In the town of Webster, Wisconsin, Ben Treichel is teaching a lesson he learned at FSU: Individuals can achieve many goals through teamwork.
Treichel is the expressive arts instructor at Northwest Passage, a residential care center for adolescent boys who are experiencing significant emotional and behavioral disorders. Most are 13-17 years old. Treichel works with roughly a dozen residents in groups of four by taking them through introductory aspects of filmmaking.
After graduating from the Film School at FSU, Treichel returned to Webster – his hometown – and asked the people at Northwest Passage if they would be interested in having a film program. The answer was yes, and Treichel started the program in fall 2014. While residents have the opportunity to learn about filmmaking individually, the kids with more film experience also get a chance to do some teaching. “That empowers them,” Treichel says. Part of his goal is to show them the value of a process that takes time and has multiple steps, as opposed to a pursuit of instant gratification. The end product for the kids is a film premiere night where they get to display their efforts.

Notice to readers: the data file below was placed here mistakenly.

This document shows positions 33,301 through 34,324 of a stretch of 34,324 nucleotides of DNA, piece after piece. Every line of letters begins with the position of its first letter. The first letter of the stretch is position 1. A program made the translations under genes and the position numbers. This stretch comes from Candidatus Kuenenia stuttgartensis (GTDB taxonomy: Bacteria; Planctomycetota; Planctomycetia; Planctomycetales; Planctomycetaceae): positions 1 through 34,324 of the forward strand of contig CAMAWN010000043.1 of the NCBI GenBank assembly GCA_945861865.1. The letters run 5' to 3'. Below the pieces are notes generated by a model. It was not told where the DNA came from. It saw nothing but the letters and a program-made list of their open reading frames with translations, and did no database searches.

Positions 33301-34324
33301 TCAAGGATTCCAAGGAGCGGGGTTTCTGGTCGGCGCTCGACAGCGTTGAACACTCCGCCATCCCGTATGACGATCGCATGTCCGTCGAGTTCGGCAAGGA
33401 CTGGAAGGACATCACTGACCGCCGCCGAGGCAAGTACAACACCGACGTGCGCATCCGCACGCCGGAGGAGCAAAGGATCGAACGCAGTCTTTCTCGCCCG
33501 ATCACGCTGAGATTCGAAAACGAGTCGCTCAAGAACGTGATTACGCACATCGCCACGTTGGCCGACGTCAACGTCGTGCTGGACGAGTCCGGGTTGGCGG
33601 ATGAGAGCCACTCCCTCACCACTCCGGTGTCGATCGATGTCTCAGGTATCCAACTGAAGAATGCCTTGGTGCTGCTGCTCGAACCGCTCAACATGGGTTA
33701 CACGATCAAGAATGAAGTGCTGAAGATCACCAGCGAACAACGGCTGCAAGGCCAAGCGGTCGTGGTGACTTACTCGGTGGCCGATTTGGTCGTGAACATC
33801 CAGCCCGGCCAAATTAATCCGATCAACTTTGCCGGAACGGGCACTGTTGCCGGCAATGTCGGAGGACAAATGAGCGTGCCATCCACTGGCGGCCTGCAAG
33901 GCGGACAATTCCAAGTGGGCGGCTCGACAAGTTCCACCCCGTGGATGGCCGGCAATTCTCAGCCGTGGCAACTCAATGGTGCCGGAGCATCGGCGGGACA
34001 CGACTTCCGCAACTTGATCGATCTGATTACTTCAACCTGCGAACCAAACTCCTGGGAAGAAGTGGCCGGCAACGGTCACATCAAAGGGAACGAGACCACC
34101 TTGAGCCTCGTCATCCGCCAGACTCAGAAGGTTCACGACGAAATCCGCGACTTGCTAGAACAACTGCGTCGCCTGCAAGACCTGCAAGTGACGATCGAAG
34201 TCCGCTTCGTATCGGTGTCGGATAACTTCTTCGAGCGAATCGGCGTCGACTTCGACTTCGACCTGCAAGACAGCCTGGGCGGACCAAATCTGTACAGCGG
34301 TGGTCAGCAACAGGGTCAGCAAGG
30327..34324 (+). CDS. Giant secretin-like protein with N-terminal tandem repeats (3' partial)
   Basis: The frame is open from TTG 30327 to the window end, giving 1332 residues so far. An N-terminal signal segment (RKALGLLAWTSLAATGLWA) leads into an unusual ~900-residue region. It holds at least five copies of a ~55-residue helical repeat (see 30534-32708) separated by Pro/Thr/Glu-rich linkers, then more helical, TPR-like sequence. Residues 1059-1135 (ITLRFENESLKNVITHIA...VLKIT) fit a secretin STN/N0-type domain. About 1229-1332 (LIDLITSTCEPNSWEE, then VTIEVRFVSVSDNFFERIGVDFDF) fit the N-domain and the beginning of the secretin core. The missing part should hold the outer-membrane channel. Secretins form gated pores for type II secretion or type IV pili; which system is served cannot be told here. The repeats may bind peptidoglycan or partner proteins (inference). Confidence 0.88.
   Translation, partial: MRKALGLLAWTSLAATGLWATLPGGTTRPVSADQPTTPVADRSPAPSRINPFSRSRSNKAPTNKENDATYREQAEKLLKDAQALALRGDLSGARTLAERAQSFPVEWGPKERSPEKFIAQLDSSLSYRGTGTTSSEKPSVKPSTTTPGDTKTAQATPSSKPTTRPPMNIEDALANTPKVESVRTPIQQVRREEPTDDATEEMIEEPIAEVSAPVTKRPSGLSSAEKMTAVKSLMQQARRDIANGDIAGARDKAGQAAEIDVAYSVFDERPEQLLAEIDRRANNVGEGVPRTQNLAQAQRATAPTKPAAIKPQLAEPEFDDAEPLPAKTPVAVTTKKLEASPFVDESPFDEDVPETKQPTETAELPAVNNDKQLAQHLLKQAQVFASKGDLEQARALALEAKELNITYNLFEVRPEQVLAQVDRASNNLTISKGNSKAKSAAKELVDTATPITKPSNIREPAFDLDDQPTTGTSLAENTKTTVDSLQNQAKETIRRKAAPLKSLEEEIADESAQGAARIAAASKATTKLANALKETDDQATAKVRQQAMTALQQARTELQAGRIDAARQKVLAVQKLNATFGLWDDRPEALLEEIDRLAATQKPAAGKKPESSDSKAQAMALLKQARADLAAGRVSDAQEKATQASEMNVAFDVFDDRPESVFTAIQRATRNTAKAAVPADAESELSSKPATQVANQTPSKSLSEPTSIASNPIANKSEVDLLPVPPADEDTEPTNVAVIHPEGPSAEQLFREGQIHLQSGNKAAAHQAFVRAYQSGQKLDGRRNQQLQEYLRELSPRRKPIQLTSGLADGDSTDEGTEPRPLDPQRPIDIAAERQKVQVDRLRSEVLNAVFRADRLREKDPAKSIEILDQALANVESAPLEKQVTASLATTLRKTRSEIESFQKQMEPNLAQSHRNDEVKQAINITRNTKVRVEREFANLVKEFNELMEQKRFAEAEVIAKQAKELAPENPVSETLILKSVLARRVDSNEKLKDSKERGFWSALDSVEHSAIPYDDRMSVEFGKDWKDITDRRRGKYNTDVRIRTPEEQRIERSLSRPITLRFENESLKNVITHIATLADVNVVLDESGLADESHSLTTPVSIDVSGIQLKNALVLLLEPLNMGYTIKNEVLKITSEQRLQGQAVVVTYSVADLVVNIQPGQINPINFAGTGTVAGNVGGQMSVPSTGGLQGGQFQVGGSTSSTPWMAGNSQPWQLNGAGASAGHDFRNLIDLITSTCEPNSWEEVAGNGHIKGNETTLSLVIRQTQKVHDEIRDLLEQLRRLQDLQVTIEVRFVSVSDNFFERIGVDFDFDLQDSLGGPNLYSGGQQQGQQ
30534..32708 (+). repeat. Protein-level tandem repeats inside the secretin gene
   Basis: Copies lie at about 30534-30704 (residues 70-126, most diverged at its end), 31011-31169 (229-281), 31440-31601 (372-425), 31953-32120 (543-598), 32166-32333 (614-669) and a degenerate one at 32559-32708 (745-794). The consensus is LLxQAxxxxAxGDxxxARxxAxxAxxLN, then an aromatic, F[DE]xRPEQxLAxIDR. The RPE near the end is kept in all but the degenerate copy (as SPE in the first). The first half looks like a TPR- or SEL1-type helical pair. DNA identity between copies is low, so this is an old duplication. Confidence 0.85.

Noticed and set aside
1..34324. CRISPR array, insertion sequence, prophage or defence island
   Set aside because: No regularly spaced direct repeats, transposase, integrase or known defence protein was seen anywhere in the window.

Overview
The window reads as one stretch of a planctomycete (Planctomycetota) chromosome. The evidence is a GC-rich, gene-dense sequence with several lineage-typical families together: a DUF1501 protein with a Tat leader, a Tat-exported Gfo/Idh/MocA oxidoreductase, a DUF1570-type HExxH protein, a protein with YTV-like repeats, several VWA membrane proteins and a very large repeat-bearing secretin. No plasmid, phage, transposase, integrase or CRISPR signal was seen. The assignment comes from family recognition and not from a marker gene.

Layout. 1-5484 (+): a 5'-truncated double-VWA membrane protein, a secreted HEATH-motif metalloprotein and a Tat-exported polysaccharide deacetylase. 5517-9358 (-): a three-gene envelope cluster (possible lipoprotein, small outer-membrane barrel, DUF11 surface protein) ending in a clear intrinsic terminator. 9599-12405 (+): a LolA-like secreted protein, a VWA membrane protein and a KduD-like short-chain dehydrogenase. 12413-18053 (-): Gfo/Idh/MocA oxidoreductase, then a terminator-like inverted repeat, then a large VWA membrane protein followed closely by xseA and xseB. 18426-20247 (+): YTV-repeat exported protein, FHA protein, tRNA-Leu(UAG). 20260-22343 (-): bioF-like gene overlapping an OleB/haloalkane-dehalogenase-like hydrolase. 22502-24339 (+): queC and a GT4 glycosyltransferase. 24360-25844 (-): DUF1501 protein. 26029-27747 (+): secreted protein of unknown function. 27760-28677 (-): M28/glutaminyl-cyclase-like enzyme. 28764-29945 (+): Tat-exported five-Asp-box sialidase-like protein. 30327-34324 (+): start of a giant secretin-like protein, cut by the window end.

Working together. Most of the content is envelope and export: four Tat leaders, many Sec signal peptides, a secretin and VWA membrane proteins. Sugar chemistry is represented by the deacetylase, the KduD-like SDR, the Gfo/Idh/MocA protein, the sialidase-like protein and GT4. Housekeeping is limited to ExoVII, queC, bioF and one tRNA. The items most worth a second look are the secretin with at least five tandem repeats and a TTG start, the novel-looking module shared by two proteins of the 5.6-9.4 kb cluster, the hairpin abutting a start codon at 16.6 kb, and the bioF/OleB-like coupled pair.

Five years ago, Northwest Passage also started an underwater photography program. Having access to lakes in rural Wisconsin gives both adults and kids the chance to have what Treichel terms “a cool experience.”
Student-teacher collaboration and the value of receiving input from your peers are two things Treichel took from Tallahassee. “Film school at FSU was such a team-oriented collaboration,” Treichel says. “You get to learn every skill set. Then you can teach a kid film from inception to completion.” Kids also find out there is much more to filmmaking than the actors on camera. “It takes an army to make a movie,” Treichel says. “We barely scratch the surface. Some kids find out they are good at writing, editing or music.”